10 Mel Brooks Movies You Will Love

The genius of Mel Brooks is undeniable; he has created iconic movies that spoof everything, such as campfire scenes, historical figures, movies, and much more. I love watching these movies; they are hysterically funny. When I’m feeling down, I put one in the DVD player, and I’m transformed into a better mood from laughing so hard.

Look for Brooks in his movies; he appears in most of them, just like Alfred Hitchcock, Stan Lee, and Stephen King. Only he’s a much better actor.

You can watch these movies on DVDs that you purchase from retailers or online merchants. There are times when video websites may play one; you might need a paid subscription to watch.

Blazing Saddles

blazing saddles (1974)

There is no funnier western than this (1974) parody. A corrupt politician wants to destroy a town to make way for the railroad. Sounds familiar, doesn’t it? Only he wants to do it and still get reelected. Hmm. The townspeople have asked for a new sheriff, so he appoints an African American to the job, who shows up dressed to the nines and has Gucci saddlebags. From there, things go sideways and downhill at the pace of a laugh a minute. Gene Wilder, Madeline Kahn, and a host of other legendary actors make this hysterically funny. You just cannot miss the fart scene. Trust me.

History Of The World Part 1


From the dawn of mankind, people have sought to understand history. This film is anything but a boring classroom history lesson. It takes a stab at, well, just about everything. The Spanish Inquisition, Roman emperors, chariot races, the French court, and much more are featured. Look for John Hurt, Madeline Kahn, Hugh Hefner, and many more. See the world’s biggest reefer and see a Viking funeral that will leave an impression.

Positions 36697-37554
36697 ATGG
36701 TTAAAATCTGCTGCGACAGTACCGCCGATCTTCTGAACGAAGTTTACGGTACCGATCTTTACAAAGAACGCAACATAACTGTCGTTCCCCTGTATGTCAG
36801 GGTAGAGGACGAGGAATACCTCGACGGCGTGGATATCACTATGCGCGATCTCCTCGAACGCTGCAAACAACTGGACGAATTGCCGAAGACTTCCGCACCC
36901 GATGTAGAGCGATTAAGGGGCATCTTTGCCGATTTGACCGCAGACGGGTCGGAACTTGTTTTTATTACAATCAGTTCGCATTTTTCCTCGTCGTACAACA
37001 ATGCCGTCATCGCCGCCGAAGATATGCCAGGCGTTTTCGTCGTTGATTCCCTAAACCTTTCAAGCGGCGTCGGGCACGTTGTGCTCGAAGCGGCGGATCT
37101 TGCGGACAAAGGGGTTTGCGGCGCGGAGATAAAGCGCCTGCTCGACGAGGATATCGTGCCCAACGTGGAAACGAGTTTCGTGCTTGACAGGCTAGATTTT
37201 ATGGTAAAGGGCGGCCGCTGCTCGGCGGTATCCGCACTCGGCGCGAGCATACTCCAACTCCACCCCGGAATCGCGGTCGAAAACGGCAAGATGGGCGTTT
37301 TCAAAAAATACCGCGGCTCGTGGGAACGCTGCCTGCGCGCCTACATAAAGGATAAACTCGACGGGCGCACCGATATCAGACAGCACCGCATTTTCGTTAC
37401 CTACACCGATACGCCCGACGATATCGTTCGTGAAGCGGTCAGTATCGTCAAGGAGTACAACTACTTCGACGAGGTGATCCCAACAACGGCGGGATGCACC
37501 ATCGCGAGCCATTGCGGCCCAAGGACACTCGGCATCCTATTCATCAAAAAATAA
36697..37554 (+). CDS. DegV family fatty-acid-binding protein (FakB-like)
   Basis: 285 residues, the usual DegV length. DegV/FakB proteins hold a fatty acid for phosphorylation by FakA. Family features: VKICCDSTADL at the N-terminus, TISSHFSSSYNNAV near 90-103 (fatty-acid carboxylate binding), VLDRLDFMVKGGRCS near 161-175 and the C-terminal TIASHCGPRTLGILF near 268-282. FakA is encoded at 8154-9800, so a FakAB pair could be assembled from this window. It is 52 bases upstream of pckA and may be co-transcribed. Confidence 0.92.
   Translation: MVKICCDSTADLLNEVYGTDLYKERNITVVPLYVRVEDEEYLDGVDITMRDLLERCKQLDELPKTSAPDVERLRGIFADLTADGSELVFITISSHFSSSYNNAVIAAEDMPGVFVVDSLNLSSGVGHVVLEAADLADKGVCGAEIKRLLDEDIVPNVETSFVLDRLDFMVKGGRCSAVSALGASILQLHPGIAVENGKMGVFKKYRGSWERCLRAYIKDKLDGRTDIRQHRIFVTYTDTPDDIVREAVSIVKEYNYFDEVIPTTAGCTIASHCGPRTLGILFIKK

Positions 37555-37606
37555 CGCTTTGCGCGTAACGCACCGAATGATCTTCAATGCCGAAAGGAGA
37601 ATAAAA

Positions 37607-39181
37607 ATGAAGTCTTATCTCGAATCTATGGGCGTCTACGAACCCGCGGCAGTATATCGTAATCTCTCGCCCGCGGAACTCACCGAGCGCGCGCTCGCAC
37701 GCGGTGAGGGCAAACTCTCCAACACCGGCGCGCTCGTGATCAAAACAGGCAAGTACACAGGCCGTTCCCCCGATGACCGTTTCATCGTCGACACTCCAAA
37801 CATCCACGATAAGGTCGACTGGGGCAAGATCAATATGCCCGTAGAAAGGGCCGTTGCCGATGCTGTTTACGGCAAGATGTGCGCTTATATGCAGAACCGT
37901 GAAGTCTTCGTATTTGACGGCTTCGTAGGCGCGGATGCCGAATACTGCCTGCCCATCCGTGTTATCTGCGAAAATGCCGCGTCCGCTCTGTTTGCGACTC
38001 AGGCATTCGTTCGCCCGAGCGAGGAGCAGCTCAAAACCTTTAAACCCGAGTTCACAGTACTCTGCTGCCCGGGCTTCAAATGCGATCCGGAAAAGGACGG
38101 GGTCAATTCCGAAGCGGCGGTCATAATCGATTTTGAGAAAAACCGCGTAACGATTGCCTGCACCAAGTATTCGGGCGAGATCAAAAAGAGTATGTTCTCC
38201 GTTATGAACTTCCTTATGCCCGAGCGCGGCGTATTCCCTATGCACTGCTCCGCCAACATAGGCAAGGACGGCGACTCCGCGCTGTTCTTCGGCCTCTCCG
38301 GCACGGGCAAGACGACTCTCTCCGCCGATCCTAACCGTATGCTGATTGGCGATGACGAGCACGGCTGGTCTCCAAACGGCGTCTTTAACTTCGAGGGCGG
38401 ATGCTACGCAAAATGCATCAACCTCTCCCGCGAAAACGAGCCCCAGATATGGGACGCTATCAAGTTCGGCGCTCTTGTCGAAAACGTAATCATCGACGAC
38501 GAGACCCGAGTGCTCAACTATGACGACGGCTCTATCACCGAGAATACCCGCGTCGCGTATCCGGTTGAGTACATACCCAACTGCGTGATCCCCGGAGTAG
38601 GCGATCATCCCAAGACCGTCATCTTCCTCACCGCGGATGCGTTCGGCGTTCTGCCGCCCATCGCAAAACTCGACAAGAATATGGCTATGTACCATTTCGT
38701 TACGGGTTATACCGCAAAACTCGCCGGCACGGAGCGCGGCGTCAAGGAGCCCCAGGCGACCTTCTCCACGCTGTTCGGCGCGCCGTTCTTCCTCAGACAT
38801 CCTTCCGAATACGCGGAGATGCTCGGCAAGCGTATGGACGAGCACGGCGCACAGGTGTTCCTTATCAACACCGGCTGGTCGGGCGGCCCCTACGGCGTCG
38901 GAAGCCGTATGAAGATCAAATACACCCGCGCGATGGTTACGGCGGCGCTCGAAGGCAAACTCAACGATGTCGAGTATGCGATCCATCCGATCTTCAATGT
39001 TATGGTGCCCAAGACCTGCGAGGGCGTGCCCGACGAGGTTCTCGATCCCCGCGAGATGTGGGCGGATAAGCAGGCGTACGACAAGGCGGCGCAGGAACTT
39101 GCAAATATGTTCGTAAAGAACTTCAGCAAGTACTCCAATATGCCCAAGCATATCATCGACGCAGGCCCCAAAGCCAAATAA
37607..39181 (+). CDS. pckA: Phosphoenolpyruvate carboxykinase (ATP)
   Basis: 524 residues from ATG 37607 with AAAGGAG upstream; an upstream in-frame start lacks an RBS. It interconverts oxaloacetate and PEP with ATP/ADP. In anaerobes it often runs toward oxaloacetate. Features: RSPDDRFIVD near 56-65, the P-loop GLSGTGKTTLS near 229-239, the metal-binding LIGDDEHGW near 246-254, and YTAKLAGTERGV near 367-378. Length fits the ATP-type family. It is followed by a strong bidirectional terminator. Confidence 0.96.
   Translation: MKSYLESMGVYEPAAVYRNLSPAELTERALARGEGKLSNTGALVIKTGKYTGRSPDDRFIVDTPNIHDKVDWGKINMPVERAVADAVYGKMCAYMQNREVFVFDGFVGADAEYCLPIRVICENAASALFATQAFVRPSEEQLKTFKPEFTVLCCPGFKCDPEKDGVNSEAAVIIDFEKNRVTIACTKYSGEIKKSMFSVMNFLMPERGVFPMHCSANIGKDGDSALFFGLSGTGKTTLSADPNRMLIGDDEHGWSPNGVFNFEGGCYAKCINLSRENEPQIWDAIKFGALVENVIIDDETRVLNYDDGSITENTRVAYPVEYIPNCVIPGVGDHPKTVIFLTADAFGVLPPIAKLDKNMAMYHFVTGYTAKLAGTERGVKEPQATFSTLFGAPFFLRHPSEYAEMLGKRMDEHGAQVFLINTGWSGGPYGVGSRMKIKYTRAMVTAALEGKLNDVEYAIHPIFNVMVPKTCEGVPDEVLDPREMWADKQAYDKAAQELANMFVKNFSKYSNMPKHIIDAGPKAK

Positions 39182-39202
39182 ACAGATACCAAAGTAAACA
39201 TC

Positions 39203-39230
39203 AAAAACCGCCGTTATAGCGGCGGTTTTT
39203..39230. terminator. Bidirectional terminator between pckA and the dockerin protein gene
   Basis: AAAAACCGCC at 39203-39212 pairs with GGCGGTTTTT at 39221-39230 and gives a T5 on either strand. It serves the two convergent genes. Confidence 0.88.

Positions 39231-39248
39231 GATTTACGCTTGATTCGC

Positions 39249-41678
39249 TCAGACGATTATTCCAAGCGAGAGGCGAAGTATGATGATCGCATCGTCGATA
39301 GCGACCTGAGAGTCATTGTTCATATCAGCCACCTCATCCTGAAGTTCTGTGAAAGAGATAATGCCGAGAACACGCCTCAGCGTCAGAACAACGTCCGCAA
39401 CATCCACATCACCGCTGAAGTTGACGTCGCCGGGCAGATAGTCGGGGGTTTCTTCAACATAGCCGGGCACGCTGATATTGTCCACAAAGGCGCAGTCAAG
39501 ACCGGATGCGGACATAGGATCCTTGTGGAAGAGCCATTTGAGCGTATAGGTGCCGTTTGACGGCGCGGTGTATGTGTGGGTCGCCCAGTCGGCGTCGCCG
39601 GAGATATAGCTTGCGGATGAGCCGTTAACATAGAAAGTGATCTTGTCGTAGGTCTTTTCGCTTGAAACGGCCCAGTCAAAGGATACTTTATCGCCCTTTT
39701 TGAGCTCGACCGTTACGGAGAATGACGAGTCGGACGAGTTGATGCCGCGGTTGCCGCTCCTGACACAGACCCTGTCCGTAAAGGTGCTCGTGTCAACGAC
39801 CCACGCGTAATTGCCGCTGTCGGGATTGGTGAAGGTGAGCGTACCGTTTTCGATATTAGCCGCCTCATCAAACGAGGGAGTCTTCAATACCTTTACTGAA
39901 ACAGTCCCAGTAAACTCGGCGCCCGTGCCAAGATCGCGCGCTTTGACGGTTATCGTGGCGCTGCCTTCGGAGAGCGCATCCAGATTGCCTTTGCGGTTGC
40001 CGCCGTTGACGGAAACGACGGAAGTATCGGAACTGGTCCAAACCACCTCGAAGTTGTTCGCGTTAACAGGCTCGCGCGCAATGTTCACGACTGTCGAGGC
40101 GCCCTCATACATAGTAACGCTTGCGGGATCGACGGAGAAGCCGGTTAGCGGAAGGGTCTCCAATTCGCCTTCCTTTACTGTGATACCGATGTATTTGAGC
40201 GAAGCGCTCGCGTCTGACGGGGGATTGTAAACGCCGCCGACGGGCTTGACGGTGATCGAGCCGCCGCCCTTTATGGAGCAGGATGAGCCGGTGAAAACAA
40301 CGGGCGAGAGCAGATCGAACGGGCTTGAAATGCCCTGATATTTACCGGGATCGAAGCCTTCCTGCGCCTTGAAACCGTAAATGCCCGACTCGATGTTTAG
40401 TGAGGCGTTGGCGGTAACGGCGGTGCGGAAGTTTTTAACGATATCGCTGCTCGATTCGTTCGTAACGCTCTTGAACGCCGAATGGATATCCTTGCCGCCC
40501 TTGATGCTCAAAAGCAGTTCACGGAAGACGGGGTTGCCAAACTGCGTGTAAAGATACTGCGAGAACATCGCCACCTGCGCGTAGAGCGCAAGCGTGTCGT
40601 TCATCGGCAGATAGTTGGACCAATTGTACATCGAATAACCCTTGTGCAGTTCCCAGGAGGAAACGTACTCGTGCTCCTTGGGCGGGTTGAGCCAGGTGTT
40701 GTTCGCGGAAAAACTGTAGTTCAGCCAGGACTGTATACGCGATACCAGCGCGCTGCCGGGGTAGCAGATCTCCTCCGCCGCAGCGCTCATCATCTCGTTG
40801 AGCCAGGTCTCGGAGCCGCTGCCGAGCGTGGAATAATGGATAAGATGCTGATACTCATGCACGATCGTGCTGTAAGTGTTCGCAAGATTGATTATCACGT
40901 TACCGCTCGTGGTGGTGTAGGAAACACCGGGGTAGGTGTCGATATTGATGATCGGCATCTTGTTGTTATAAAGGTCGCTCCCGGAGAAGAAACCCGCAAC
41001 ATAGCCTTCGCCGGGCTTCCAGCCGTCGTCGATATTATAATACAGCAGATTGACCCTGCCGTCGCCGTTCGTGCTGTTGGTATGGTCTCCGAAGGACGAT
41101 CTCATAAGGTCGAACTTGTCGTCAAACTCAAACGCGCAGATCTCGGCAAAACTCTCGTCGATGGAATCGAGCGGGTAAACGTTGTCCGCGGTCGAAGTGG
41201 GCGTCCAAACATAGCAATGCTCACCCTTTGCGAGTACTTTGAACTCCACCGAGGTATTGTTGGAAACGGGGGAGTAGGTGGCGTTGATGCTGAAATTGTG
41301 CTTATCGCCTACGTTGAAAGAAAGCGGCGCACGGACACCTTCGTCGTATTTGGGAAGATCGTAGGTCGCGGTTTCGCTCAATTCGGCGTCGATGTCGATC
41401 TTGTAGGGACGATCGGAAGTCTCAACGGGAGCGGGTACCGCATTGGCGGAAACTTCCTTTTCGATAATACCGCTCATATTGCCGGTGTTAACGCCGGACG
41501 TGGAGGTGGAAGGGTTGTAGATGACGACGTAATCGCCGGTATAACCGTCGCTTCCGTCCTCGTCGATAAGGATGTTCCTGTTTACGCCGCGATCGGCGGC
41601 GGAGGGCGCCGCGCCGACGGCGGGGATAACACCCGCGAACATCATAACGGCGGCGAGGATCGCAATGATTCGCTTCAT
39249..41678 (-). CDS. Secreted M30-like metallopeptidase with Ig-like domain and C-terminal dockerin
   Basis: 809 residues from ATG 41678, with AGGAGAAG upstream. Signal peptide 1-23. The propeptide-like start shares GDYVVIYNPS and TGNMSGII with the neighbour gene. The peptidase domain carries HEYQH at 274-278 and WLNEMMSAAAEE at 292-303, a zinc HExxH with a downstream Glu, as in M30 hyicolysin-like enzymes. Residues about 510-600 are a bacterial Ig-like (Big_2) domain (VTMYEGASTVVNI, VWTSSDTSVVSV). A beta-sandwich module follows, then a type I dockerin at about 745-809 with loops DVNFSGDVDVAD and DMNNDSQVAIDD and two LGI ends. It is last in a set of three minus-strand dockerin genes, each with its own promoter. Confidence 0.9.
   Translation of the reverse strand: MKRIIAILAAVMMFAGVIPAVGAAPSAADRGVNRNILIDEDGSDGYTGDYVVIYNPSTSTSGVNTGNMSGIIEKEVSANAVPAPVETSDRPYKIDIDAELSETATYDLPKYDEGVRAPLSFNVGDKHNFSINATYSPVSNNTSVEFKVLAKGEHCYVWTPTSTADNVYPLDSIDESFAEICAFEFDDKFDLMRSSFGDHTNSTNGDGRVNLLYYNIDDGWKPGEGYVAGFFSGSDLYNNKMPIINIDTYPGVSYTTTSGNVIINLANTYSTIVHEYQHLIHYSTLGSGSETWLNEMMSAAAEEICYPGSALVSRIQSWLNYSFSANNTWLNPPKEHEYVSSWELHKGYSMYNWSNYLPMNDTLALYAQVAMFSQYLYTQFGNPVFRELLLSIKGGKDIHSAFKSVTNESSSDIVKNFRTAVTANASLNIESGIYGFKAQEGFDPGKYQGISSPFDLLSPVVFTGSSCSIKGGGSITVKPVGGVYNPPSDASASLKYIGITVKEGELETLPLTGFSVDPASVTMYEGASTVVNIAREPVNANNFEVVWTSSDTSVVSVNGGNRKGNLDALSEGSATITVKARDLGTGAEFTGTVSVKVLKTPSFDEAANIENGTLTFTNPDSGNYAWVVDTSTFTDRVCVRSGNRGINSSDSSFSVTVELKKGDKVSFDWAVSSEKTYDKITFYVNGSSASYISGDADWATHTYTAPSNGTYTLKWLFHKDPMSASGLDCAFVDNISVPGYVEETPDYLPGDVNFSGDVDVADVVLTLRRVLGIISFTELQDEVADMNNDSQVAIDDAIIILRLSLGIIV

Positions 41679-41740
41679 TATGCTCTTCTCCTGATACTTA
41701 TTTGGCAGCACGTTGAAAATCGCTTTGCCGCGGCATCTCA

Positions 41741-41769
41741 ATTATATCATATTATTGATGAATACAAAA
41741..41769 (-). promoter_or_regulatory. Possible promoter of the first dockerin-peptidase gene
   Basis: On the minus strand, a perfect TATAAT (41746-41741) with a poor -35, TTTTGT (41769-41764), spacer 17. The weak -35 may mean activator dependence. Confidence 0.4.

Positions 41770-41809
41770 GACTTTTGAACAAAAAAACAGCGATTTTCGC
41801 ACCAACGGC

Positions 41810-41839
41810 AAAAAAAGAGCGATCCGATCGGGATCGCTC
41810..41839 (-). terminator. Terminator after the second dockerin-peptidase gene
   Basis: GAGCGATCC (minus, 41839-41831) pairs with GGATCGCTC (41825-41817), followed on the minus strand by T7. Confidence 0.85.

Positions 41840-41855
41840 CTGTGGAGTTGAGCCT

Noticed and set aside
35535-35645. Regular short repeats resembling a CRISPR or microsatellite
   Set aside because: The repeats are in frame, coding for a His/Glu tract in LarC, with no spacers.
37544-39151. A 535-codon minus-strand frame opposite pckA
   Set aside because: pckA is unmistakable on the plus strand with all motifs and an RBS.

Young Frankenstein

Young Frankenstein (1974)

Arguably the best parody of the “Frankenstein” movies, this offering from Mel Brooks is unforgettable. Watch the monster perform on stage in a song and dance routine. That’s right- this one sings and dances. He also has the classic onstage meltdown, which is so common to performers. Sigh. Brooks used a lot of regular actors and actresses, such as Gene Wilder and Madeline Kahn, who are comedic geniuses. You’ll laugh all the way through the film. You may have to explain the ending to small children, but I’ll leave that to moms and dads everywhere.

The 2000 Year Old Man


Mel Brooks and Carl Reiner make a comedic duo that will have you laughing until you hurt. This animated short shows an ancient man, voiced by Mel Brooks, and an unseen interviewer, voiced by Carl Reiner. The two talk about history, but the answers given by the ancient man will have you laughing until your sides hurt.

Dracula: Dead And Loving It


Leslie Neilson has a lot of fun playing a buffoon on film: in this movie, he’s the infamous Count Dracula. This parody of the Dracula films is truly hysterical. Mel Brooks plays Dr. Van Helsing in a way no one has done before. Look for sight gags, one-liners, and much more. Who kills the Count in this movie? It’s not who you think. And it’s funny.

The Adventures Of Sherlock Holmes’ Smarter Brother